When you’re looking at that video, you’re looking out the front window the whole time. What they’ve done with the cars is tried to get the centre of gravity down, so the navigator is pushed lower into the car and further back.
Now, when I’m sitting in the car and the car is standing still, I can’t see out the front window. So, very often when I’m calling the notes, I’m calling them blind. I only look up to see the road on average twice every kilometre.
The rest of the time my head is down reading the notes and my body is reading the road by feeling the car going around the bends or over the bumps and dips. To call it so fast at that speed is the art of the navigator.
We get to travel the route three times and the driver calls the notes. But we’re travelling at 30mph and we’ve got to imagine what they’re like at anything from 60 to 120mph.
The notes pretty much belong to the driver. It’s how he sees the road and I just deliver it back to him. There would be quite an amount of comment on the in-car videos about the notes with Andrew Nesbitt. His were like nothing else anywhere. He had a unique way of doing it and I had a unique method of calling them back to him. It worked for us.
We had trigger words to emphasise dangerous places. They were words like ‘back-off’ and ‘stop’, which don’t literally mean stop. It’s just a trigger to try to get one’s attention because the adrenaline is flowing and one is attempting to get down that piece of road as quick as you can.
Well, that was achieved over 30-odd years (laughs). The navigation one is different as that’s almost pure map-reading. There are a series of events around the country, usually all in the darkness, and you get 30 or 40 points to plot onto a map and travel that route. It’s tricky… The roads may or may not be there so that isn’t out-and-out speed, it’s about accuracy of reading a map.
As a kid the Circuit of Ireland used pass us at home on its way to Killarney in the late 60s. A local man called Billy Coleman would’ve been involved so he’s responsible for a hell of a lot of people in our part of the world developing an interest.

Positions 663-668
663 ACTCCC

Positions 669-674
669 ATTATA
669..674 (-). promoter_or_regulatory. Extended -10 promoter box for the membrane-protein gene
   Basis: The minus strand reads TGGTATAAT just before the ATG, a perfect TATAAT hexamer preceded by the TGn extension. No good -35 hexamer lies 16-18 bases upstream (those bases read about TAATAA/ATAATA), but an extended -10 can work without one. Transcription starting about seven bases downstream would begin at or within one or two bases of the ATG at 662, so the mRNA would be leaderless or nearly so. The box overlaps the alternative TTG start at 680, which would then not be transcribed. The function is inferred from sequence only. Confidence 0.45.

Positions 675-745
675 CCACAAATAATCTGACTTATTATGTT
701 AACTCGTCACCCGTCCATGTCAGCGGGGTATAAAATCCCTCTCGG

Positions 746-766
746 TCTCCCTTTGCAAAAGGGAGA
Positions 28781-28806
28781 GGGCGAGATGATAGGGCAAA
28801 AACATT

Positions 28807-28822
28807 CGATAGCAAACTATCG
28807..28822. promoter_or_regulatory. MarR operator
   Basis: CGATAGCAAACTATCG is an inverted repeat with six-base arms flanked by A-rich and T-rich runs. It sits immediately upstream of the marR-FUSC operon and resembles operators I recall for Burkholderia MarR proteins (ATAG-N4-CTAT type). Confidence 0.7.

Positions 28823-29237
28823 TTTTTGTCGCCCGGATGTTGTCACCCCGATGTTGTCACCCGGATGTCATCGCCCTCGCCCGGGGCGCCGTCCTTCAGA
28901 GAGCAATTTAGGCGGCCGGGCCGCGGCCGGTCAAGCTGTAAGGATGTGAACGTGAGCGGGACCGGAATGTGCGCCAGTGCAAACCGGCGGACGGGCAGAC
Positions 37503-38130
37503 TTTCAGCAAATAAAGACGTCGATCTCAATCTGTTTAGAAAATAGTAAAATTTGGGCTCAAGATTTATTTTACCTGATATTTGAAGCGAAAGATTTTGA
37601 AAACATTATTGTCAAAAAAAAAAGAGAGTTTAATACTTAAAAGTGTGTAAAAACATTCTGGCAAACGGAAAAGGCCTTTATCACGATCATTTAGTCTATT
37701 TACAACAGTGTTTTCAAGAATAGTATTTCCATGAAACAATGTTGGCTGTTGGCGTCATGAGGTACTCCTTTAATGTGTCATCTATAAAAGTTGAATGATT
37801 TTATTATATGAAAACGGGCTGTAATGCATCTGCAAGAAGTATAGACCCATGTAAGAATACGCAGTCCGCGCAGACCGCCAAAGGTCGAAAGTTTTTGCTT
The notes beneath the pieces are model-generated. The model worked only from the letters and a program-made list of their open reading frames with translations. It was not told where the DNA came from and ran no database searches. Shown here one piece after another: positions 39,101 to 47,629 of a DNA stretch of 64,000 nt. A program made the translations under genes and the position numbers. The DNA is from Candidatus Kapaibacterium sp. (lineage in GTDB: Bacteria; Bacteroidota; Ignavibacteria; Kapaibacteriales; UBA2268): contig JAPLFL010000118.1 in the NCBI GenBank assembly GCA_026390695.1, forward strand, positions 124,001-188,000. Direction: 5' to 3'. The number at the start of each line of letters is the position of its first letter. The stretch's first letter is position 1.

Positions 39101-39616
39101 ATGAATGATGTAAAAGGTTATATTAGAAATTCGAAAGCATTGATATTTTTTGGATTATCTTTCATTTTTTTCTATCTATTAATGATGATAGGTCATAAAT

That’s where it sprung from. After that, I came up to UCC to do a BComm and went out to the motor club in Blarney. I didn’t even have a car at the time and without a car you can hardly go rallying, so I decided I’d try the navigating. It took off from there to doing some competitions in the early 80s and I’ve never stopped.
There’s been a huge increase in the emphasis on safety, and the costs have escalated too. I’d have been fortunate enough to have done a four-day Circuit of Ireland and a five-day RAC Rally in England. We’re now down to a two-day Circuit of Ireland and two days of what’s now the British round of the World Championship.
The old circuit used come to Killarney and go to Waterford, and travel all around, but now it’s confined to an area in the north of Ireland. That long-distance adventure aspect has disappeared. It’s more of a sprint, concentrating on a shorter route and getting the maximum out of every bend.
Yes, I’ve had some very big accidents but I’ve been very fortunate to walk away from every one of them. Like anything, when you push it to the max, sometimes you lose control.
They are. The current car that myself and Roy White have is a Fiesta WRC. She’ll do 0-to-60 in about three seconds, so you’re not far off of Formula 1 territory with these machines. These aren’t toys. Our car started off with the Ford team, who use them for a number of rallies and then pass them on to satellite teams and they’d eventually find their way down to club competitors like ourselves.
The car we have started out in Portugal, went from there to Sardinia, Monte Carlo, Sweden, Mexico, Argentina, Jordan, Kuwait, Qatar, UAE, Greece, Poland, Lebanon, Cyprus, Finland, Norway, where it won the Norwegian championship, and then back to Ireland. The cars themselves could tell a hell of a tale!
Andrew and myself did a rally in Sweden years ago, and we had white snow and white fog. It was very difficult to determine exactly where terra firma was, never mind how quick or slow the road was. You’re very weather dependent really. If you’re caught in a downpour in the middle of summer with the wrong tyres, that’s where true skill comes in.
Of the 12 full-time, professional drivers with the big works teams — Toyota, Citroën, Ford and Hyundai — at the top level of the sport, two are Irish, and one of the navigators is from Killarney. We’re very fortunate that we’ve got people who are competing at the pinnacle of the sport and the hope is that one of those would be world champion, if not in 2017, certainly in 2018. Hopefully the sport can benefit from the additional exposure they would bring.
Chartered accountant... In college, we were called DBAs — dull, boring accountants — so I suppose a DBA shouldn’t be in a rally car! We don’t take chances as per our training. Other people take the chances and we count either the profit or the loss. But in the car, I’m a navigator, timekeeper and general office manager in a very unique environment.